The thread starter (which is coincidentally the same person as the one writing this comment) asked whether storing data indiscriminately "just in case" is acceptable. I for me believe it is not.

And while legislation is all good and well, it is no substitute for building the database in such a way that wilful abuse is stopped, or at least made harder, more visible, and more certainly punished. You can break and abuse just about everything, but you can make it harder, for example by encrypting and such. However, just because there is legislation doesn't mean that the encryption and things also automatically happens. Usually it doesn't, moreso in the absence of careful auditing. And given that the politicians making the legislation have no clue whatsoever about proper technical measures, you can be sure the stuff they do pass into legislation is only useful to annoy the people having to execute all the red tape, but certainly not for building a robust system, security wise.

All in all, I don't mind police to have the right tool for the job. That leaves the question of just what sort of tool we want the police to have. "Just in case" storing of... I don't care what data indiscriminately pertaining to just about everybody, is not an acceptable tool for policing a small percentage of ne'er-do-wells, thank you.

Then again, apparently the police and goverment in general, as apparatuses if maybe not on the level of the individual servant, seem to have generally lost touch with the fact that most people generally don't bother anyone else. Certainly given the need they seem to have to bother everyone else.

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Boffin

Re: @Psyx - Nevermind the gaps.

You don't really understand the concept of human rights and civil liberties, do you? They are not things that can simply be voted out by the wishes of the majority (or a loud voiced minority) when they are deemed to be inconvenient or undesirable. I will stand up for the rights of *everyone* and that includes alleged "pikey wankers". If they have committed a crime, fine, arrest them and punish them, but don't consider everyone to be a potential criminal and remove *my* liberties because you don't like *them*. To paraphrase Satayana: Learn from history because the consequences of considering some people to be less deserving of rights are too hideous to risk.

"Civil liberties are continuing to move in the RIGHT direction in this country."

WTF? We used to have the Right to demonstrate outside Parliament without Police permission. No more. We used to have the Right to be charged with a crime before being imprisoned. Not now.. We have seen numerous incidences of Police abusing their powers eg Kettling, hassling people for taking photographs of famous landmarks in case they were terrorists. We now have the government saying we need to ask for permission to be allowed to look at pornography. We have a law which states that if, in someone's subjective view, a picture shows something that is "life threatening" or "risks serious injury to someone's breasts, genitals or anus" simply *possessing* that image can get you up to three years in jail! We have seen Councils using powers designed to keep an eye on terrorist suspects being used to spy on families to make sure they're not illicitly trying to get their kid into a particular school...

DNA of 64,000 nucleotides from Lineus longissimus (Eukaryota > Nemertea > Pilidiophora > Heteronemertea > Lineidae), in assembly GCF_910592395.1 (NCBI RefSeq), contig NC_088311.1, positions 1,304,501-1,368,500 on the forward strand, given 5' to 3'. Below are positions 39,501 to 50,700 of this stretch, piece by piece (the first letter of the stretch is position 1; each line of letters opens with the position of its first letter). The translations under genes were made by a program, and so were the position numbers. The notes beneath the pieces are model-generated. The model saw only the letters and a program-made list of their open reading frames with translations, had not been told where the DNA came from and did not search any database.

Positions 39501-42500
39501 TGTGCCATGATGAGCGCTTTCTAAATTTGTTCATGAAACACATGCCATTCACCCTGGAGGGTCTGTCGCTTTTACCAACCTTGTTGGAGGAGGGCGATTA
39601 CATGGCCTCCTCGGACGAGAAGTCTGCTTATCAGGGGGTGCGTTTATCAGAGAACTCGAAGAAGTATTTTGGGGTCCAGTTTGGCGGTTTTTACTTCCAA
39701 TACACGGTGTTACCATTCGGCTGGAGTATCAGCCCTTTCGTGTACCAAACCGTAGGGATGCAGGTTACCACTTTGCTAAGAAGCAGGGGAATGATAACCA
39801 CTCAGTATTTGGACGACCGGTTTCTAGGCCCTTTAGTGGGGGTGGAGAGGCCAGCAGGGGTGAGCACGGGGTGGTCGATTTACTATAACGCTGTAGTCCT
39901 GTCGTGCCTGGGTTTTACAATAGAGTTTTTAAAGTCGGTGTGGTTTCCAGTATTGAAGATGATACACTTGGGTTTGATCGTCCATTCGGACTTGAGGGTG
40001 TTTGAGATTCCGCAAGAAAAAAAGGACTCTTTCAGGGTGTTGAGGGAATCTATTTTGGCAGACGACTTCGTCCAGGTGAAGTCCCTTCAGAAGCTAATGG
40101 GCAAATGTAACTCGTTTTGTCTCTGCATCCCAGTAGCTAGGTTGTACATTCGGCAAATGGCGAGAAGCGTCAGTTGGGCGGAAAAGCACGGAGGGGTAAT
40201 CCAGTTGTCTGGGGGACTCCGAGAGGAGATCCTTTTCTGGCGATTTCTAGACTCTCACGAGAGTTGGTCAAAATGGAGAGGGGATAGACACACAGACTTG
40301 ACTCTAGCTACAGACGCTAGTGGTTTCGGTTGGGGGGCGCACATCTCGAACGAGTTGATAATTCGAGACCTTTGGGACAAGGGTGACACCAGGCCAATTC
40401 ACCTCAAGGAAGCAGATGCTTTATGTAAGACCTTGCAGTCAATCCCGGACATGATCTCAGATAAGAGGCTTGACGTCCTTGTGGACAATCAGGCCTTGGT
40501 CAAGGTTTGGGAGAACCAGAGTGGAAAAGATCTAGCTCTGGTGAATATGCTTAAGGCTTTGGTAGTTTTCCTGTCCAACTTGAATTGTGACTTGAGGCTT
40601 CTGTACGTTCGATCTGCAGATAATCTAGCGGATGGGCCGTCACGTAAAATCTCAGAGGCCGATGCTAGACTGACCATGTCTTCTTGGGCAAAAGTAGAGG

If this is the "right direction" I hate to think what the WRONG direction is!

You ask "HOW does it affect you" as if I'm not allowed to object if I can't justify that. Well, sorry, but I am allowed (I have the Right!) to object even when it *doesn't* affect me directly, because it affects others. And since you don't like me quoting V for Vendetta, I'll remind you of the quote from Pastor Martin Niemoller instead. Just because I'm not in an affected group doesn't mean that I will say nothing.

"Are you opposed to a national fingerprint database and centralised criminal records, too?"

No, however I AM opposed to compulsory fingerprinting, national DNA databases and anything else that considers me to be a suspect even *before* I'm suspected of doing anything wrong and that includes cameras that track me wherever I go "just in case" I might do something bad on the way.

That is what Rights are for.

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Vic

Re: Nevermind the gaps.

> I don't remember becoming a monster

I don't remember being born.

Vic.

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Mushroom

Re: You can't equate...

I assume that you really meant IYLISMWDYGLT... and that you are therefore only a *little* bit dyslexic... :)

And you clearly know nothing about what constitutes a police state. But your arrogance in referring to such a well-drafted comment as "idiocy" would not last very long in one... in fact, I guess you'd quickly be screaming for the police (the British type) to protect you. Such delicious irony.

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Holmes

Re: "As an ex civil servant, I don't remember becoming a monster."

"Nobody does. Well, almost nobody. One of the things I've noticed in civil servants is that at least some of them manage to unthinkingly presume the right to decide what is an acceptable happy life for the people"

So, are you insinuating that I trampled over people's freedoms and don't remember doing so? Really?

There are laws and guidelines you work to, not that you make up for yourself.